Josh Arntz

Senior Technical Solutions Engineer

4 Best Practices for Improving Email Deliverability

It’s a marketer’s worst nightmare: After spending days—or even weeks—developing the perfect email template and compiling a list of contacts, the messages automatically divert to the “Spam” folder. The unfortunate fact is, Gmail and other popular platforms often label authentic emails as spam, even ones that are sent to voluntary recipients.

Spam filters are constantly evolving, and savvy marketers would be wise to stay up to date with the best practices that will help them get the most out of email campaigns. This article will introduce a few simple yet effective steps that can take your email deliverability to the next level:

Use multiple IP addresses

Marketing Land reminds readers that companies sending email marketing blasts should expect a few to get marked as spam. The truth is, most people are too lazy to “unsubscribe” to an email in which they’re not interested; it’s easier just to label the message as “spam.”

As a result, Internet service providers (ISPs) may consider the sender to be a spammer. However, if you assign different IP addresses to groups of emails, ISPs are less likely to label all messages within that campaign as spam. It’s especially important to use different IP addresses to distinguish emails that are vital to business processes, such as transactional emails, from those designed for promotional purposes.

As well, ISPs assign limits to the number of connections an IP address can make. Therefore, if marketers use more IP addresses, not only can they reduce the number of messages that go directly to spam, but they also can improve the send speed and deliverability. Keep this in mind if you need marketing emails to arrive at a certain time, particularly for short-term sales.

Use simple HTML instead of JavaScript code and Cascading Style Sheets (CSS)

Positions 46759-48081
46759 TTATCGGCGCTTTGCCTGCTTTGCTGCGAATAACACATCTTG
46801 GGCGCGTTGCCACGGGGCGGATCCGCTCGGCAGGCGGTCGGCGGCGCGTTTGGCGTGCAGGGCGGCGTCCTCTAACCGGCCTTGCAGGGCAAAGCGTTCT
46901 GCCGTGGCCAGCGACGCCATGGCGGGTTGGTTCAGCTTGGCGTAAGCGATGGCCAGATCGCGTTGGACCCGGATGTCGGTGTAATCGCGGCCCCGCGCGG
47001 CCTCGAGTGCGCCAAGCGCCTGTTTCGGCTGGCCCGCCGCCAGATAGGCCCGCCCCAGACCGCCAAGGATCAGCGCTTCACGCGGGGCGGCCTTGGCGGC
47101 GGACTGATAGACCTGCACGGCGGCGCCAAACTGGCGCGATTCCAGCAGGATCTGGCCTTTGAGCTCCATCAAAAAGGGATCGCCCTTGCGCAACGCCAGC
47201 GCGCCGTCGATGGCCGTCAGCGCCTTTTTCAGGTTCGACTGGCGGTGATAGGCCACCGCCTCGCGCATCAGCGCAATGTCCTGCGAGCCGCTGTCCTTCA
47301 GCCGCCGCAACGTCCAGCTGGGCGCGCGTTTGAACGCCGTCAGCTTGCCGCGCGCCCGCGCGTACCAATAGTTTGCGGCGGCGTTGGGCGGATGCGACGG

All email platforms were not created equal, so you can’t expect every service to support complex CSS and JavaScript. In fact, the latter is often tied to malware, so most ISPs remove JavaScript. However, HTML is a fairly universal coding language, so limiting the design to HTML increases the likelihood that users can interact with messages the way you intend.

Insert a call to action to enable images

According to SilverPop.com, many email clients turn off images by default, that is, until recipients confirm that the sender is “safe.” This can be particularly detrimental because most email analytic software tracks opens only when images are enabled. The best practice to ensure this is to provide a simple call to action that asks recipients to turn on images. Besides helping you track open rates more accurately, this also enhances user engagement.

Don’t overuse images

As the saying goes, “A picture is worth a thousand words.” That’s why modern webmasters tend to jump at the chance to include an infographic or other types of descriptive images.

However, when it comes to email marketing, “image-stuffing” or using images that are too large can make messages appear spammy. To avoid this, limit the number of images, as well as their sizes, to optimize an email campaign.

08/06/2014 at 05:44

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